So it’s been interesting to watch aggressively acquisitive media companies in action these days. B2B publisher Endeavor Business Media is on a roll, having made two acquisitions last week for a total of eight in 2022. The company, based in Nashville, Tennessee, formed in 2017 and has been buying media businesses with regularity since.
Then there’s GovExec, the Washington, D.C.-based digital media company that covers the government sector. That company has made 12 acquisitions since March 2020, when the PE firm Growth Catalyst Partners acquired a controlling interest. Most of the acquisitions have come in the last 13 months.
And Future Publishing hasn’t been a laggard either, not by a long shot. Last year the company acquired the license to publish MarieClaire.com, the TV and film destination Cinemablend, and ten brands from Dennis Publishing, all of which extended its foothold in the U.S. Over the last five years, Future has acquired businesses and brands worth $1.7 billion and built a business worth almost $5 billion.
The Bath, U.K.-based Future announced its latest deal on Tuesday, with the news that it has acquired Who What Wear, a 16-year-old digital women’s fashion, commerce and lifestyle brand based in New York.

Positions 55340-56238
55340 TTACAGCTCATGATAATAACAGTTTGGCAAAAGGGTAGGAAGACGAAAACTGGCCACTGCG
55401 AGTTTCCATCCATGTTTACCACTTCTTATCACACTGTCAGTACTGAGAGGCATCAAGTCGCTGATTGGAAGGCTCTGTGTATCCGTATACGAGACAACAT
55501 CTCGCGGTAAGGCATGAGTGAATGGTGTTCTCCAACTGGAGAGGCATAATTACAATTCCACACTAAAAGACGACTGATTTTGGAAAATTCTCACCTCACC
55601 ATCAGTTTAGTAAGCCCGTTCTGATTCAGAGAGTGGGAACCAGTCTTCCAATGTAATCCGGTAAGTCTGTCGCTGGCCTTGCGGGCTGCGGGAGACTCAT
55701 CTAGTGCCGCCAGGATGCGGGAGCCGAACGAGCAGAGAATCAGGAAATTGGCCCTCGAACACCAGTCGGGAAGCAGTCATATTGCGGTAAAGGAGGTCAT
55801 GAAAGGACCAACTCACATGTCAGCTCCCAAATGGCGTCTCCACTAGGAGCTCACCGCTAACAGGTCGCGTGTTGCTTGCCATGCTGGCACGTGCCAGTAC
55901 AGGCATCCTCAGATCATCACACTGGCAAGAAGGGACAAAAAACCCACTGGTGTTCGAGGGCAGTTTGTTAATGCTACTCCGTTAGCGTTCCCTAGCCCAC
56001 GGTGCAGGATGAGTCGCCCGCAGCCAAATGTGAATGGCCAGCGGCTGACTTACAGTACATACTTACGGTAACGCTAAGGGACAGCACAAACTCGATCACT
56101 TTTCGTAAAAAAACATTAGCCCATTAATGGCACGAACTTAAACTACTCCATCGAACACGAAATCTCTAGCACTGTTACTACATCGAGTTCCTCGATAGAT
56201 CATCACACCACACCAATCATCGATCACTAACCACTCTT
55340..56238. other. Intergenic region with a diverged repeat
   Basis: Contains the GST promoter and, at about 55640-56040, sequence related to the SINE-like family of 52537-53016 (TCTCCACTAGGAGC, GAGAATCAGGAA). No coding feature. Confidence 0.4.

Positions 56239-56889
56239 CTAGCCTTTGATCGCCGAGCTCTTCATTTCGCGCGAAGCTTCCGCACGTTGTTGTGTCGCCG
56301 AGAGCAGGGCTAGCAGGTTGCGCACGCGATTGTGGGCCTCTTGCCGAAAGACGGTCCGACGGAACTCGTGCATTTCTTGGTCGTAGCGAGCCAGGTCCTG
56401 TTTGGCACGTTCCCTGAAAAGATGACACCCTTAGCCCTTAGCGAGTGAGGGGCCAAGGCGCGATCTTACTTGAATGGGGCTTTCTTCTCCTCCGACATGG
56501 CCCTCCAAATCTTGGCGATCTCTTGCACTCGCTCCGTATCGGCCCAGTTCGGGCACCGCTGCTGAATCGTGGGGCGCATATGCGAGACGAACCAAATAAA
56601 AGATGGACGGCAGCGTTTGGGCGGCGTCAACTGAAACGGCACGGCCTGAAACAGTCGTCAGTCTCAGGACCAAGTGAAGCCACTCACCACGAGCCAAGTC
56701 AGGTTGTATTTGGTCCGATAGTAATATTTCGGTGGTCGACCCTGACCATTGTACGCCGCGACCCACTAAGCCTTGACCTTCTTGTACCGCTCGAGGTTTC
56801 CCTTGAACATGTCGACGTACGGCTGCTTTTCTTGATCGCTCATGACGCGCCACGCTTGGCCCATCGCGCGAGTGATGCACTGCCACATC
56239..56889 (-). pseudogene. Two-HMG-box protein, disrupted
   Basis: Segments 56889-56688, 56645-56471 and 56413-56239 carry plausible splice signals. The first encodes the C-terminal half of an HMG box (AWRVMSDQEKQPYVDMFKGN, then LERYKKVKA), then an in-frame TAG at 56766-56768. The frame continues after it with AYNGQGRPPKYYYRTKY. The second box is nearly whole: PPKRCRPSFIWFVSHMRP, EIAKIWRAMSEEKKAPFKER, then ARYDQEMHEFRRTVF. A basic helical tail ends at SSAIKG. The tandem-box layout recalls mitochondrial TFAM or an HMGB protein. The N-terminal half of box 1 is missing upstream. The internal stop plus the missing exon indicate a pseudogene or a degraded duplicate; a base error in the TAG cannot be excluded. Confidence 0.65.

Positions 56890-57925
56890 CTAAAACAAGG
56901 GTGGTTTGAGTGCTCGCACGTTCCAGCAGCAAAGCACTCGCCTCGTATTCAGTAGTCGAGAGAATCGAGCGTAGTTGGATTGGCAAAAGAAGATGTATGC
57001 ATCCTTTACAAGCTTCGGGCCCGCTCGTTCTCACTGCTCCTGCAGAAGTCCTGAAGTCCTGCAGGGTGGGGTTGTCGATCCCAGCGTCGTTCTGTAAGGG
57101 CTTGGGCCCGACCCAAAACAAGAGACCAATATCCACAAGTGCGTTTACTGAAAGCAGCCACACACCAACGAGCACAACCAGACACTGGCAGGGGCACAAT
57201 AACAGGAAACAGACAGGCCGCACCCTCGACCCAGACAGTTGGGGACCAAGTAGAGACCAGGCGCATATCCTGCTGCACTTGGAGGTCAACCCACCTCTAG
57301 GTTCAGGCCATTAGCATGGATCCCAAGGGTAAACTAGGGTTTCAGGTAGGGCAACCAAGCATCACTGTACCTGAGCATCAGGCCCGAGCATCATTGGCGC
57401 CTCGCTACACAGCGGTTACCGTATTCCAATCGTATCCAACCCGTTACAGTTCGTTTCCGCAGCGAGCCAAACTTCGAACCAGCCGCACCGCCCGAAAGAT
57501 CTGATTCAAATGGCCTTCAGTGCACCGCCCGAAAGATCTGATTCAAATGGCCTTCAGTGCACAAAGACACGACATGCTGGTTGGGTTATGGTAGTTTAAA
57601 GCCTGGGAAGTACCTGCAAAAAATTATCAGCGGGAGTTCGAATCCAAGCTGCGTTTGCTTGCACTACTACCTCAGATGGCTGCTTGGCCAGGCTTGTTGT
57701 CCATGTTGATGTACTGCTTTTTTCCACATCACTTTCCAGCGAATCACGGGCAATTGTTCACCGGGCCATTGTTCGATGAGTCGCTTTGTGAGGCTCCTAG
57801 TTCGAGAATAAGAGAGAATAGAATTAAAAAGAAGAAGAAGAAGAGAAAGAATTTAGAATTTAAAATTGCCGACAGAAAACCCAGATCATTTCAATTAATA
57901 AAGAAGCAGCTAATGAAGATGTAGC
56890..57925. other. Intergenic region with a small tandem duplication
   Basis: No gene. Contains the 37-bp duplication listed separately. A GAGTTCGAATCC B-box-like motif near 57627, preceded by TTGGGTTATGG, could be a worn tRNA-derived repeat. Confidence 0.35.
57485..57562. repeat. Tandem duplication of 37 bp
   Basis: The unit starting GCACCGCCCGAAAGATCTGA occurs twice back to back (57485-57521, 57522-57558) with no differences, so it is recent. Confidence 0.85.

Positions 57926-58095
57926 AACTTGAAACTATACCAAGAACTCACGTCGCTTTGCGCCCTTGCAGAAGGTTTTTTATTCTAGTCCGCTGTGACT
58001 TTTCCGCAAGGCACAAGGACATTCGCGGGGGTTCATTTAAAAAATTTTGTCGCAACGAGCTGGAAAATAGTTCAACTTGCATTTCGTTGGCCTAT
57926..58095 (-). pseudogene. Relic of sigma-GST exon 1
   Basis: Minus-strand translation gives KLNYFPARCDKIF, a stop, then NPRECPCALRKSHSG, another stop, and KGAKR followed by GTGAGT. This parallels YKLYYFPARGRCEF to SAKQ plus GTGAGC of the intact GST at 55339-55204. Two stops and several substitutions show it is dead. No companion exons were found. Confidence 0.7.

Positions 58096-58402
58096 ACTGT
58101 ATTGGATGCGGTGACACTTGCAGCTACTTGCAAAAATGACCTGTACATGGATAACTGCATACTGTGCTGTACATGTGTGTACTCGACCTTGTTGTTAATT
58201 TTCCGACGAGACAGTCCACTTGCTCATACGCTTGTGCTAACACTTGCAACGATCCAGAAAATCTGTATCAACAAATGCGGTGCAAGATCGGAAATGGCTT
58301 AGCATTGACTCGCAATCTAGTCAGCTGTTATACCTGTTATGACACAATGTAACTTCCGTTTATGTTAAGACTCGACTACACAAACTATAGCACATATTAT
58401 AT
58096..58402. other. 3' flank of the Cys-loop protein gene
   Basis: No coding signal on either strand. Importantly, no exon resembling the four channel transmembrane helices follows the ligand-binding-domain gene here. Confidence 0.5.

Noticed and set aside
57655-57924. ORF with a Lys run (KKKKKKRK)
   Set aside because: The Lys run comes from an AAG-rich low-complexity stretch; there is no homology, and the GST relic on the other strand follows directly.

“At Future, we’ve built a strong stable of women’s lifestyle brands that connect with audiences across the globe around fashion, beauty, and lifestyle, Future CEO Zillah Byng-Thorne said. “We’re thrilled to drive this further with Who What Wear."
For more than a decade, Future said in a press release, Who What Wear has been changing the way women feel about fashion and beauty, championing greater inclusiveness and accessibility.
Both Who What Wear and Future, the press release continued, place proprietary technology and data at the core of their businesses. Understanding the search terms, social trends, and purchasing habits of audiences provides advertisers with vital information on how to engage fashion and beauty audiences.
In March, Future acquired two social media businesses: WhatCulture, a social-first brand focused on the gaming and entertainment market, and the data-insights start-up Waive, which uses machine learning to identify social trends.